advice welcome to the founders series of doctor of the podcast this year i’m signing up for a triathlon happening in summer and to prepare myself in this founder series i’m going to be having one-on-one conversations with experts in the field and hopefully it will keep myself accountable and nurture my community on a day to day so without further ado hope you enjoyed this episode so hi everyone so today i’d like to tackle what is the right training to have to prepare yourself for triathlon and so to guide the conversation i’m speaking to elle linton who is a fitness professional who specializes in helping women in finding their strength in running and cycling welcome elle hi gooney thank you so much for having me to tell you the truth the reason why i want to speak about training and preparation mine is not it’s not the best you’re not alive don’t worry okay at least you know it feels better but the thing is that i don’t know how to start what to do i do some running every other day i do some cycling every other day the swimming is the hard part because it’s very cold these days so getting the motivation to go there is another things you basically sound like me when i started triathlons like the biking and the running they were okay the swimming i actually had to learn to swim to be able to do a triathlon and i cannot stand the cold weather and i cannot stand cold water so i was that person who turned up to this swimming pool in like a full-length a full-length rash guard like i spent like 10 minutes like dipping my toe in trying to get the courage to get into the pool so i i know exactly how you feel but as for training i think the first thing that you need to do right now is sit down calculate my event is on this day and i have this many weeks to train and then you just need to do the best of the time that you’ve got one of the biggest things about triathlon and multi-sport events is that you have to train your body not only to run not only to cycle and not only to swim but to do them consecutively so that’s what you then need to do in your training you need to practice what it feels like to go from your your swim to your run and you need to practice to go from your run to your bike because when you or bike to ride which way is it swim bike run so yeah swim rim bike run yeah that’s right that’s the other way around you to practice from your bike to your run which is a really unique feeling when you get off the bike and you then have to start running because you’ve just been used to a completely different motion so yeah brick training that’s what it’s called is probably one of the most important things that you need to add into your schedule and vary that up to get used to feeling and know that you can do it when it comes to race day um and then i think the main thing is consistency like you need to do something and you need to do it consistently right build it up towards the distances of your event so i did i’m not completely ignorant on the subject i did some research the hardest part actually is the transition oh it’s an element of the race that people don’t always consider well how do i train for that they call that the fourth discipline the transition because there’s also a few rules around transition that could get you disqualified from the event so i know that sounds serious right maybe yeah yeah so but that’s what you would practice at home as well when you do those brick sessions so when you do your bike you’re going to set your kit up on the floor um and then you hop off your bike and you hop into your run kit or change whatever you need to change and then get out the door so you’re working on you’re figuring out what kit you need to change like how to place your kit and then cutting down the time that it takes to get off the bike and get out the door for a run so yeah transition is also very important now i’m getting scared do you need to do something do you have to like set up something with your bike no the main rule is about your helmet like you are not allowed to you’re not allowed to get on your bike and before you put your helmet on and so when you’re going to transition the first thing you should really do is put your helmet on and then like change your shoes into running shoes um wait hold on that’s the other way around and then cyclically you come out the swim put your helmet on i know i’m getting confused here i’m like which way does the triathlon go yeah when you’re getting on the bike put your helmet on first and then you know it’s done you can’t forget it and you’re right okay that’s a good advice so you’re on your bike you’re writing off and then you’re done now you need to transition to running and you were saying this change of motion from cycling to to actually being on the ground and how do you train for that so just by doing it so you do a bike session whether indoors or outdoors you get home you switch to your running shoes and you go and start with a ten minute run after and then you build that up next time you do a 20 minute run and then you go put it up and up and up until you’re like closer to the distances that you’re going to need to run after biking like this is a 40 kilometers bike and a 9.6 kilometer run do do i have to build myself up to train a 40 kilometer uh bike and then no and okay because yo this is a lot i’d say probably the max the max run you do off the bike is like 30 minutes i’d say um where you’re covering close to 5k because it’s more it’s just more about training your legs to run off the bike rather than your actual run training because you will or might do that separately like training for the 9.6 k all right so that’s the transition and how do you build yourself up for the individual sport which is running biking and swimming that depends on time and i guess swimming is probably the most technical one um so when i was training for triathlon i had individual swimming lessons because like i said i had to learn to swim and then i had to try and find some semblance of a technique so swimming it’s good to potentially like go to group classes or go to lessons if you can group classes are more affordable and then with cycling cycling’s probably the one that’s kind of the most expensive because you need like the right equipment you need a bike um unless you can borrow one from a friend and a family member and then ideally you need like some kit that will help support you feeling comfortable on the bike that’s right and then running is the one that everyone’s like oh it’s free but you need like good shoes to run and make sure you don’t get yourself injured you learned how to swim to to do this triathlon i found this terrifying i’m just trying to like put myself in your shoes and i was like i don’t know how the hell did you do this and where first first question is in what type of waters did you swim was like was it in the sea i’ve been told that getting into the water is the most daunting thing when everyone’s rushing like crazy people into the water how the hell did you do that so i have to be honest with you and they’re not wrong but firstly let’s cover them where did i swim when i signed up for my triathlon when i signed up for my triathlon i did not realize that it was going to be in the river thames um and when i found out i was mortified because i it would be too oh my goodness that adds a whole nother element because that then becomes open water swimming um and i did all my lessons in a pool and then i did have to take some lessons in open water swimming because it’s completely different thing um and when it comes to the start of the swim i mean i don’t want to scare you or anything but it is crazy but can i just say can i just say that you don’t have to run like a crazy person into the water my first triathlon i just i went up to the person who was doing the swimstar and i said hi this is my first triathlon i’m really nervous um i don’t i don’t feel comfortable swimming with a lot of people and he was like cool no worries just stand over there to the side we’ll do the start everyone will rush in and then leave it a few seconds however long minute and then you go in and that’s what i did um and that was yeah and then also swim in dorney lake and that was that was so much nicer when you’re at the back it’s calm and you don’t have anyone swimming over you you don’t have anyone like punching you as they swim and also they have like safety kayaks and when i was really struggling like the kayak guy stayed with me and like just encouraged me to keep going and when i needed to rest he was like just hold on here so i would hold on to the guy that’s so nice okay you know so i had a really positive experience and i think like don’t be shy about saying it’s your first time don’t be shy about being nervous like that’s completely normal and i went through a stage where because i did like a couple of smaller ones and i remember one day i woke up on the day of my triathlon and i was feeling so sick like i don’t know like i felt physically ill like something wrong with me and what i realized actually every time i did another triathlon i would wake up feeling sick but less sick and i realized that this was my nerves manifesting as an illness and which sounds crazy but that your body reacts in different ways right and the more that i did it and the more that i experienced it the less nervous i became the less the less sick i felt on that morning so again if you know you’re the type of person that feels nervous and whatnot you just need to experience it and put yourself in that position so you can get used to feeling those feelings so that when it comes to your big race day you know you’re feeling calm and you’ve got some methods to help you stay calm and stay focused and go do what you got to you swimming in that how did that go i mean i have to say that for that first triathlon in the thames i had learned to swim front crawl but when it came to the day i was so nervous like i couldn’t i couldn’t put my face in the water i had to do like a breaststroke with my head out of the water and i was just like as long as i get to the end i don’t even care how i got there so that’s what i did and then again that will come with experience right like just do what you got to do do what you’ve got to do to get it done yeah love it what’s the difference between a training that is targeted for a female versus a man women have hormones at play like we’ve got our menstrual cycle we’ve got the hormones that come with that and that affects energy levels that affects how we feel on a day-to-day basis and that needs to be taken into account for when you’re training for anything and that also affects like your nutrition like women and men have different nutritional nutritional needs and that also that changes during your monthly cycle as well however long your cycle is but yeah most of the research well i’d say a lot of the research has been done on men so whenever you’re hearing people saying oh you know this is what you should eat how much carbohydrates you should eat how much protein how much fat actually if you look into the research you’ll find that that was based on like 3 000 18 to 30 year old men and that doesn’t relate to you so it’s really important to like find the research that is specifically for who you are and it’s a tough one because like there’s one much no there’s no and then i think a lot of the content that’s out there is really focused on a on a western diet and i know that i was i was not born in the uk i was born in barbados in the caribbean and i still really like a lot of the foods from home and a lot of those foods are carb heavy but then all of the all of the content is like oh eat less carbs and you’re like but carbs alive and actually they’re really good for fueling your training you know so i think it’s also really important when we’re talking to a more diverse audience to to really find ways that we can eat our own foods and have our own culture as part of our training rather than trying to be completely different people just to do a triathlon i love that i love that message because i think that that’s like the tricky part because you see uh most of the people out there who are speaking about their stories about triathlon or even those individual sports are more westernized or the caucasian group and so you’re just like okay that sounds great but how does my curry fit there how does that mean you know what i mean and so i get what you meant by organizing yourself with regards to understanding also your your own cycle with regards to your energy level etc so you wouldn’t say like push through even if you feel low uh for example say you’re say you’re having your periods what is your advice on that so actually when you’re having your period that’s potentially when you should or could perform your best but obviously different people have different symptoms so your cramps might be debilitating you might have you know headaches or something that stops you from moving so i think it’s really important to just listen to your body um learn learn how your cycle flows through the month like keep a record of when you feel energetic when you don’t and then tailor your training to that so like you don’t want to you don’t want to push through and end up injuring yourself you want to come out stronger and better so you want to ensure you get rest when you need it recover when you need it and push when you can but yeah i think a good a good method for deciding whether to push or not is you know if you’re not feeling in the mood for a session just say to yourself you know what i’m gonna do 10 minutes i’m going to do 20 minutes and if after that time i’m really not feeling this i’m going to stop and i think the majority of the time you get to 20 minutes and you’ll actually be like you know what i feel all right and you keep going and you’re like i’m glad i did that i’m glad yeah i noticed that as well it’s like before starting it takes forever and you hit you hit a point and you’re like okay i’m there i’m continuing what would be an advice on how to keep track of this because it i feel it’s hard not to get into a self slightly competitive space where for example strava and all these applications where you you record them and sometimes you want to share it and sometimes you don’t want to share it but it becomes a bit of a competition right yeah and so i don’t know if it feels healthy or not but i think it’s important to keep track but like i’m finding um a tough time to find that balance between tracking the right amount of stuff uh like in terms of my training and to what extent and where what what’s your advice my advice would be that strava is a great place um and i think first of all what you said there about the line between it being a healthy thing to do and an unhealthy thing to do tracking everything you do like you need to know yourself and know whether it could become an unhealthy habit for you and if it could like you can still use java and just keep everything on private and you can also like decide which activities are not private so you could share like a few bits here a few bits there um and otherwise like you don’t have to go the technology route you can just keep a little journal and write down your week and what you trained and what you did and you can just talk about feelings and like i don’t know on a scale of one to five or just some smiley faces like a big green smiley face to be like do you know what i felt awesome or a little yellow face with uh i don’t even know what to call it when it’s a straight line across your mouth and you’re like that was all right or unhappy like you don’t have to you don’t have to use strava but i do think it is important like you said to track what you’re doing because you know you wanna you wanna see how you’re progressing you wanna you wanna remember where you started because sometimes when you’re in the thick of it you know you’re like oh nothing feels easier i don’t feel like i’m getting stronger but then you look back and you’re like look at my first week of training like i only ran 4k and almost died and now i’m running 10k and feeling all right at the end of it so i think it’s important from that side of things and also to just like keep an eye on your rest and recovery because that’s something that people don’t really appreciate and i think we forget that actually your hard work comes together when you stop like your training sessions are important but your body’s never going to reap the benefits of those training sessions if you never stop and allow it to heal and come back stronger makes sense makes sense and how was your journey in that like starting off and what was like the biggest challenge as you were training so i’d say for me when i was training for triathlon i had to choose where to focus the majority of my energy which ended up being on swimming because like i couldn’t swim to start with so most of my training was swimming based and then brick based so two two activities in one training session and then i just kind of did as much cycling as much running as i could um so yeah but i was a fair bit younger as well with a fair bit more energy so i think if i were to train for triathlon today i probably would train maybe four times a week and also add in the non-specific stuff so your core workouts like your weights training like those kind of things that are gonna keep you injury-free and also make you stronger for each individual sport as well okay that that sounds somewhat doable um the reason why i’m also doing this is to be able to kind of cater to the bam community especially female and get being active because when you look at the bam community unfortunately in at least in the uk they are not active south asians are the least active and then the second least active are actually black women so seeing their stats i mean how do you feel like how does it resonate with you i mean doing the job that i do that doesn’t surprise me it’s unfortunate and there are so many reasons that like come into why that is the case but i think and i would like to hope that now that people are realizing this now that you know those stats are there we can do something about it like you can’t do something about what you don’t know um but yeah i think again it’s because you know we’re we’re living in a western world again and our cultures do play a factor in that and i know that even stuff that’s maybe like stereotypical but you know as coming from the caribbean for example like education was always like top top of importance oh my goodness yeah yeah playing games and playing sport was not seen as important especially for for a girl right yeah yeah exactly so you know coming into coming into a world where you know you actually and i think even more so now as a woman we have more choices like we’re able to choose what we want to do and you know be have more freedom so you can’t change a whole a whole like generation of thinking or generations of thinking in five minutes it’s going to take incremental change over further generations um to see those stats improve and increase and it’s important for people like us to be out there doing these things to show everyone that you know it’s possible and to show everyone that it exists because when i was in school like i didn’t even know that people rode bikes other than to go to the shops or go to work like when a friend at work invited me in my 20s to ride around richmond park i was like why would i want to do that like what why would you want to ride in circles and then she told me that we would be stopping for cake and coffee and i was like okay i’m gonna try this exactly that is how i get motivated yes yeah but she introduced me to a whole new world like where people were socially riding bikes and people were trying all these different um categories of cycling track cycling and cyclocross and all these different things and you you need someone to show you show you that that’s there to be able to know it exists right so you you did touch upon the fact that there’s internal factors that make us less active but what about the factors that are part of those institutions or these sports that could be a bit more tailored to the bam community do you think that there are external factors that we could work on yeah 100 i think the brands and you know organizations now have realized especially over the past couple of years where you know the whole race thing has really come to the forefront and i think that they’re having to either do what they say they’re gonna do or they’re gonna get left behind because i feel like the bain community is always put under this stereotype of you know they don’t have money they they they can’t access things because they don’t have money when actually our spending power is real and that is a power that we have you know choose to spend your money within the bank community and with brands who are actively supporting like us to get active and be involved as a part of society so yeah i think there’s definitely steps being taken and there’s always more that can be done right no definitely and i think that even from having more people out there that are even ambassadors so you you’re one of them and i think that that that is something that we need to keep on building and it’s having people who are actively going to take a stand to to say like i want to be uh an example agreed what are some of the steps that you think we can introduce to the community out there because it could sound a bit daunting because i you’re thinking three individual sports but then these transitions that you need to do might sound daunting what is the first step that one could take to be like it’s all right you know i’m getting there one step at a time so one option is a duophlon um so that’s a run bike run and they start at pretty small distances or by all means just start each discipline by itself and exploit each discipline and you can go to like local community events like park run which is a 5k run every saturday it’s free it’s a really nice way to get involved in community you can even volunteer um as you know as a part of the organization team so that you can just have a feel for it rather than have to run your first time and when it comes to triathlon british triathlon i think they have a program called go try where they do really small events um they do women’s specific events i do believe and they also talk you through you know some of the protocol about triathlon so they’ll go over transition and help you to understand how that works and what the rules are and give you as many tips as they can and then i think it’s about like finding a community so finding a group that’s local to you um and don’t stop until you find a group that you feel comfortable in like most triathlon clubs for example you can go along to a few sessions to see if you know it feels like a good fit for you and if it doesn’t don’t go back find another one and then sometimes you know if you can’t find you can’t find a group then you just need to make your own group just wrote rope a family member or friend in and make your own little group and be accountable to each other and do it love it when you start thinking about it there’s no real excuse you just need to do it and there’s always options for you out there you just need to be okay to feel slightly uncomfortable and so now we are we’re gonna slowly close off our episodes with rapid fire questions so people can get to know you better and so the first one is what is the first sign that you recognize when you’re out of balance i would say i get super tired and feel a little bit low and then sometimes i’ll get like stomach issues and tension in my muscles and as a follow-up what do you do to what is the coping mechanism that you’ve identified my coping mechanism is 100 to prioritize sleep so i make sure that i go to bed on time get eight and a half minimum hours of sleep i eat well have my three meals a day i take supplements and i hydrate those are my those are my things to rebalance myself love it what is a book that impacted your approach to wellness oh this is a tough one i’d say the most recent book that’s impacted my approach to wellness is the miracle morning routine um and it gave me a way to structure my mornings which allows me to get more out of my day and therefore my week my month my year and my life and i think it’s probably it’s not probably definitely a good one for people who are training for events as well because you have an opportunity to visualize and to create goals and to use affirmations and you can think about your event you know and be like i will i will swim confidently and i am a confident swimmer and you tell yourself that you can do this and you see yourself at that swim start feeling confident feeling strong and doing it and that’s what’s going to happen yes yes i love it it’s it’s that routine right that discipline but yeah the routine doesn’t mean that okay i’m going to be swimming this amount it’s also like scheduling in as you said those affirmations those things are going to keep you grounded and feeling like safe as well so love it thank you thank you what would be the best way for our audience to keep in touch with you so you can find me on all social media all social media and under l linton and then you can also come to my classes i run classes specifically for women who are looking to get strong in running cycling or fitness and i also have a community called beyond cc which is for women of color and women to support them to find their strong on a bike with training plans and off the bike classes so a lot is going on you know what i might be in your classes uh very soon because i need that support i think so thank you again thank you so much for being on the show and speak soon thank you if you enjoyed this episode go ahead and select that follow a subscribe button for now stay safe and we’ll see you next week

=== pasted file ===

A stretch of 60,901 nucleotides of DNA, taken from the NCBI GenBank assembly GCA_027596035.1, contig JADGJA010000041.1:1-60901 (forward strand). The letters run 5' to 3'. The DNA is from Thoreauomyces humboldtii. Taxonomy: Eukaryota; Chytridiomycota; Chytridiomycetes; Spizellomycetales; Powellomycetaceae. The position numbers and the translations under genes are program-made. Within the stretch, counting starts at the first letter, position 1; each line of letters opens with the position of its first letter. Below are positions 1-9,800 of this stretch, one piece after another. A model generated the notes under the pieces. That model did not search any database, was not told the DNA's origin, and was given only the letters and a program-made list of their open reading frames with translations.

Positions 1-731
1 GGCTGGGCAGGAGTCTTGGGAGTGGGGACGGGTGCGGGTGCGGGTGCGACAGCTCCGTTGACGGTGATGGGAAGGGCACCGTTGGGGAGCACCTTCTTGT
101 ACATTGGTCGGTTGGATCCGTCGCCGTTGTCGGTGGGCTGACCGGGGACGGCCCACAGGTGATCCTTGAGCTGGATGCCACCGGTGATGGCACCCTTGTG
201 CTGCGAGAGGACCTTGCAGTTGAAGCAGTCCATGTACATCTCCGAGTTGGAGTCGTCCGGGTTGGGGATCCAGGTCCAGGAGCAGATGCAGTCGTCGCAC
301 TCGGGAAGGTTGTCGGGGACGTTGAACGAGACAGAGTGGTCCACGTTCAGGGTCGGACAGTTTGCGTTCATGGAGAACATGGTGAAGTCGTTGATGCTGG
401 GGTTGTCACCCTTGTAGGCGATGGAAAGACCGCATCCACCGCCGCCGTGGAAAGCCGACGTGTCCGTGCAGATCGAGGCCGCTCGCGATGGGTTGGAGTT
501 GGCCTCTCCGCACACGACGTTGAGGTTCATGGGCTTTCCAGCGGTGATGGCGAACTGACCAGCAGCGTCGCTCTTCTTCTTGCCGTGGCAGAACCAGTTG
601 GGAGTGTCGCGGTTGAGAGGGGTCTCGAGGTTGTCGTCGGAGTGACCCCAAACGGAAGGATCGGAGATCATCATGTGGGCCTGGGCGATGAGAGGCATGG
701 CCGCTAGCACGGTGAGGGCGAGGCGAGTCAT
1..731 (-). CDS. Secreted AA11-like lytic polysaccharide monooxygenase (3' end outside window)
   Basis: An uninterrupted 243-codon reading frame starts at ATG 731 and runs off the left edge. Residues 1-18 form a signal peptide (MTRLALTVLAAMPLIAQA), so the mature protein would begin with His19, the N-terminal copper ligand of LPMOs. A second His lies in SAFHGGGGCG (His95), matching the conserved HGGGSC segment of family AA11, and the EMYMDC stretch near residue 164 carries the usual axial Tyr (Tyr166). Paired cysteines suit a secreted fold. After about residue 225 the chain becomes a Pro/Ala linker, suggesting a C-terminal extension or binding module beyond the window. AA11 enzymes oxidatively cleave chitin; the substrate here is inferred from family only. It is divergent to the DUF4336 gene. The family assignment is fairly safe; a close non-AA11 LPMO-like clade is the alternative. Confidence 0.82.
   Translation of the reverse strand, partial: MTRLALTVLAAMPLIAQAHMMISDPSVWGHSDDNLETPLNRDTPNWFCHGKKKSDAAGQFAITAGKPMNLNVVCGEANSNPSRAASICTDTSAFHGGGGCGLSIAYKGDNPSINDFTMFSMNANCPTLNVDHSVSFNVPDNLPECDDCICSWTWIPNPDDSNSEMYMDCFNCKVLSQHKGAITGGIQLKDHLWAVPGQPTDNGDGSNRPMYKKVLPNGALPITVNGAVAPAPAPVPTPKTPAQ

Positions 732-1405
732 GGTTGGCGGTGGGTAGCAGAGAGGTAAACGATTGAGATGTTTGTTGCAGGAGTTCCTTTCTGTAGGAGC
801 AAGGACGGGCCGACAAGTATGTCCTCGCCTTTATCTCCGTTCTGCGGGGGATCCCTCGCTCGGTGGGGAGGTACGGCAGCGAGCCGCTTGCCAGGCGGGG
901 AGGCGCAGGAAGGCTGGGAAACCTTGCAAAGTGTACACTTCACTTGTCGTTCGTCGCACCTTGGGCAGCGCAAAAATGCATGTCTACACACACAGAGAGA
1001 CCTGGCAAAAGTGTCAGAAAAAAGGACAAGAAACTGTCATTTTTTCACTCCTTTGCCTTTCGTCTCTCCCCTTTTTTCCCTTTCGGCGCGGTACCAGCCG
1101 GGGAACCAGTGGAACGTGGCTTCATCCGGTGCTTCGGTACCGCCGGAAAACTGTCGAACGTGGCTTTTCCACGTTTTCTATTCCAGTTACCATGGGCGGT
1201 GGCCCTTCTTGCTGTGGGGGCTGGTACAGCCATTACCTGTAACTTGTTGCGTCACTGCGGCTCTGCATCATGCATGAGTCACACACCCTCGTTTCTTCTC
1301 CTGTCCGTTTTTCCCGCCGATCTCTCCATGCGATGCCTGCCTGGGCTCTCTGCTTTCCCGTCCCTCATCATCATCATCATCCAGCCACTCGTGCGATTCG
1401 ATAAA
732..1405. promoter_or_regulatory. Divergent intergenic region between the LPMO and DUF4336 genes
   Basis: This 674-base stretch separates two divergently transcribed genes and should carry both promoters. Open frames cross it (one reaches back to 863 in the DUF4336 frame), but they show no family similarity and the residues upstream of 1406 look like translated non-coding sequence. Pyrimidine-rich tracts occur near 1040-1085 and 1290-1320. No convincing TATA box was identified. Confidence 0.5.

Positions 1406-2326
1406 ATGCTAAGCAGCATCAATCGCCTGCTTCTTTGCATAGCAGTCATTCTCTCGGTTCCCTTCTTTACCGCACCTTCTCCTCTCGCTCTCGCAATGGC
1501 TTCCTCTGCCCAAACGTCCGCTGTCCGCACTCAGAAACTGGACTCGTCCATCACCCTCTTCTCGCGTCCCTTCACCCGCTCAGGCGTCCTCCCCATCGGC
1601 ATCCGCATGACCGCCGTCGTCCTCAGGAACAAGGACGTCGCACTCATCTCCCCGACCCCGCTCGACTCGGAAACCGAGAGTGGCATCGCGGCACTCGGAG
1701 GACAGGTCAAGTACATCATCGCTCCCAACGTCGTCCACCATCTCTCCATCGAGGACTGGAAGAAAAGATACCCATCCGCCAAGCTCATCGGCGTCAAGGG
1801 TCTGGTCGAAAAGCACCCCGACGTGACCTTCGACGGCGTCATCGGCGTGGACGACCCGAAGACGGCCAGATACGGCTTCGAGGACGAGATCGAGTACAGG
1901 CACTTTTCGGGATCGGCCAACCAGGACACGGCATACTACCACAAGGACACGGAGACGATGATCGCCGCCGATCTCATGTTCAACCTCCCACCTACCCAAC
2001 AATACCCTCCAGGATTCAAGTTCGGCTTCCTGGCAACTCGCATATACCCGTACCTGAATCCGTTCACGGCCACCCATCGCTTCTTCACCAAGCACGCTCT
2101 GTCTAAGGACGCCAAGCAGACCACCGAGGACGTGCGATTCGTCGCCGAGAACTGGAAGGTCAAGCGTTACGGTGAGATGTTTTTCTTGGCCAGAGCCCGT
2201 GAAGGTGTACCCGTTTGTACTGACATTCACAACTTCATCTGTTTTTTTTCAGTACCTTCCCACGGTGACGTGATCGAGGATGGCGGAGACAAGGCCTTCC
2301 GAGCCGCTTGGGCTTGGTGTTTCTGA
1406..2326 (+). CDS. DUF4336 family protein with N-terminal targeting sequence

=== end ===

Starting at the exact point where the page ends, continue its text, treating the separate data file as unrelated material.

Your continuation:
Founder Series | Ep #40 | Elle Linton | Triathlon Preparation – Conversations on Building Stamina